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Law enforcement reporting indicates that methamphetamine is transported from Mexico and, to a much lesser extent, Canada into the United States through federal lands; however, data regarding the total amount of methamphetamine seized on federal lands along the U.S.-Mexico and U.S.-Canada borders are not available. DOI reporting indicates that the amount of methamphetamine seized on DOI lands decreased from 464 pounds in 2001, to 244 pounds in 2002, to 206 pounds in 2003. Likewise, the total amount of methamphetamine seized on NFS lands decreased sharply from 114 pounds in 2002 to 22 pounds in 2003.
Mexican DTOs and criminal groups as well as independent traffickers smuggle methamphetamine from Mexico into the United States through remote areas of federal lands between POEs along the Southwest Border. Methamphetamine smugglers use a variety of methods to smuggle methamphetamine from Mexico into the United States through federal lands, including couriers traveling on foot, on horse, and in personal vehicles. The DOI reports that methamphetamine smugglers who transport the drug in private vehicles occasionally cross the U.S.-Mexico border into federal lands on illegally established roads.
Canada is not considered a significant source of methamphetamine. Seizures of methamphetamine on federal lands along the Northern Border do not occur with any frequency, nor do they involve significant seizure amounts.
Forest Service reporting indicates that Mexican DTOs and criminal groups smuggle methamphetamine into the United States through NFS lands in Arizona, the only state with NFS lands on the U.S.-Mexico border. Mexican DTOs transport methamphetamine from Mexico into the United States through remote areas of the Coronado National Monument primarily by couriers traveling on foot. Only one road runs through the extremely rough terrain in the Coronado National Monument, requiring law enforcement personnel to exit their vehicles and investigate or pursue smugglers on foot.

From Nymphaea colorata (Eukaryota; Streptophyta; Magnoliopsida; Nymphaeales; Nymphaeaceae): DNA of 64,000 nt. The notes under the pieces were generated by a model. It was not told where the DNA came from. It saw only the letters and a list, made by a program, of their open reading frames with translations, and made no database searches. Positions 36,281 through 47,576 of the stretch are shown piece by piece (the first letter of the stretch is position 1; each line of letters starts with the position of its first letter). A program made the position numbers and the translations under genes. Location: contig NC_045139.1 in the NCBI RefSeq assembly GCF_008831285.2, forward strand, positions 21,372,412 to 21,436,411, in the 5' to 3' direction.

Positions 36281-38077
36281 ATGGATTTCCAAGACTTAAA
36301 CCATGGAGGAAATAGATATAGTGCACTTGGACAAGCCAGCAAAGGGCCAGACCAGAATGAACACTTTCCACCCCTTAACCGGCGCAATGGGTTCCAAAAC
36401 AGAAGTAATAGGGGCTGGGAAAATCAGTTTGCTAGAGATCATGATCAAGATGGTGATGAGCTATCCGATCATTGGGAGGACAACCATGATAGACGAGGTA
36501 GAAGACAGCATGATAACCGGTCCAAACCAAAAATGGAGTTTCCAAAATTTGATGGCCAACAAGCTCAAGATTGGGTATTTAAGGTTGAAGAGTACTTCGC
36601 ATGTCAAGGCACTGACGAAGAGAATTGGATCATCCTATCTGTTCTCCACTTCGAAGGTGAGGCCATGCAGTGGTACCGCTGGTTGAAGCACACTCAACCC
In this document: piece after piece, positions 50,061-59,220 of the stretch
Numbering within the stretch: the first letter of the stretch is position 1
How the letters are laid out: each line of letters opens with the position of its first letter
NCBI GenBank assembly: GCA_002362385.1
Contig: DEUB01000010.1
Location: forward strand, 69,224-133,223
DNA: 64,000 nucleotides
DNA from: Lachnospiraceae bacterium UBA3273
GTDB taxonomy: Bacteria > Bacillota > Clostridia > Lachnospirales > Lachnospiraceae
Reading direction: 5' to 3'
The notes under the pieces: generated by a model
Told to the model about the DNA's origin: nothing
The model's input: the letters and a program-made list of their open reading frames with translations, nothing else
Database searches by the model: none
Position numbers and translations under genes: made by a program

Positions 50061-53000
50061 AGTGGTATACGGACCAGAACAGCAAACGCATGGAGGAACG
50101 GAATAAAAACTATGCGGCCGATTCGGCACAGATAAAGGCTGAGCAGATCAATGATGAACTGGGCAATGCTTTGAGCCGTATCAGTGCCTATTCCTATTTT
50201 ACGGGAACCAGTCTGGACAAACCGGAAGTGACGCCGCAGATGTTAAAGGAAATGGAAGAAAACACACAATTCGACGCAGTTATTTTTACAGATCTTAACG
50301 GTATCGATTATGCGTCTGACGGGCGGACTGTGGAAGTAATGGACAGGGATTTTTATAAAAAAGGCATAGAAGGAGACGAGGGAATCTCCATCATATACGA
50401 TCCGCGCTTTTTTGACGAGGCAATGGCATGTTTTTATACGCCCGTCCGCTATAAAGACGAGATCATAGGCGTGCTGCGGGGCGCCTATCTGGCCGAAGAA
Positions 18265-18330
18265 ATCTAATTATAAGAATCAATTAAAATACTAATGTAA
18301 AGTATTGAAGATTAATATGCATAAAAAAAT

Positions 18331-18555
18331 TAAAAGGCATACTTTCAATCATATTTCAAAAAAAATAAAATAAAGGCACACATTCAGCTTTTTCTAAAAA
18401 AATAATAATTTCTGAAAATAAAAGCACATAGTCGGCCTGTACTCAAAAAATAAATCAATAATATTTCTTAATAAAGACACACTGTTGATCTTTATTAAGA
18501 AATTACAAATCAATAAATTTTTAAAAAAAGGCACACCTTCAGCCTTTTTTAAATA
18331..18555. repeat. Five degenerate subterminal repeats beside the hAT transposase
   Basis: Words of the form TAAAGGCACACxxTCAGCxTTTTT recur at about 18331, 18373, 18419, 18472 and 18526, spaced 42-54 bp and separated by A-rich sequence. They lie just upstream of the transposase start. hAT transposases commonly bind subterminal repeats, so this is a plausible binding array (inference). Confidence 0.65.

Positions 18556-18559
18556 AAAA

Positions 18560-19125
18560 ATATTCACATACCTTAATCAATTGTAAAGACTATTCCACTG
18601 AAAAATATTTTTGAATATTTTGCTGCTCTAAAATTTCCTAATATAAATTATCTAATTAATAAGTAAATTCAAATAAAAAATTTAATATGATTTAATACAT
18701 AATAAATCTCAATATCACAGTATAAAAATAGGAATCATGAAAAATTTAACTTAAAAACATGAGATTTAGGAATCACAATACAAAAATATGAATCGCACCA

In Southwest Arizona, couriers smuggle methamphetamine through the Cabeza Prieta Natural Wildlife Refuge, Organ Pipe Cactus National Monument, and Buenos Aires Natural Wildlife Refuge. DOI reporting indicates that DTOs place stockpiles of food and water along smuggling routes on federal lands. The rations are intended for couriers who smuggle methamphetamine and other drugs in backpacks or bags across the U.S.-Mexico border into Arizona. Couriers transport loads as far as 35 miles through the Arizona desert en route to stash sites along I-8 and State Routes 86 and 286.
The number of methamphetamine laboratories seized on federal lands in the Midwest and Southeast Regions likely will increase in the near term. Forest Service data show that the number of reported methamphetamine laboratory seizures on NFS lands remained stable in the Midwest Region with 6 seizures each in 2001 and 2002 and 7 in 2003, but increased in the Southeast Region from 1 in 2001, to 11 in 2002, to 35 in 2003. Moreover, 2003 National Clandestine Laboratory Seizure System data reveal sharp increases in the number of reported methamphetamine laboratories seized in the Midwest and Southeast Regions between 2001 and 2003. The number of reported methamphetamine laboratories seized in the Midwest Region increased from 1,947 in 2001, to 2,540 in 2002, to 3,038 in 2003. In the Southeast Region, the reported number of methamphetamine laboratory seizures increased from 1,247 in 2001, to 1,906 in 2002, to 2,847 in 2003. The combined number of reported seizures of laboratories in the Midwest and Southeast Regions from 2001 to 2003 increased by 84 percent (from 3,194 to 5,885). Increases in such seizures were most notable in Kentucky (127 to 349) and in Illinois (207 to 421).
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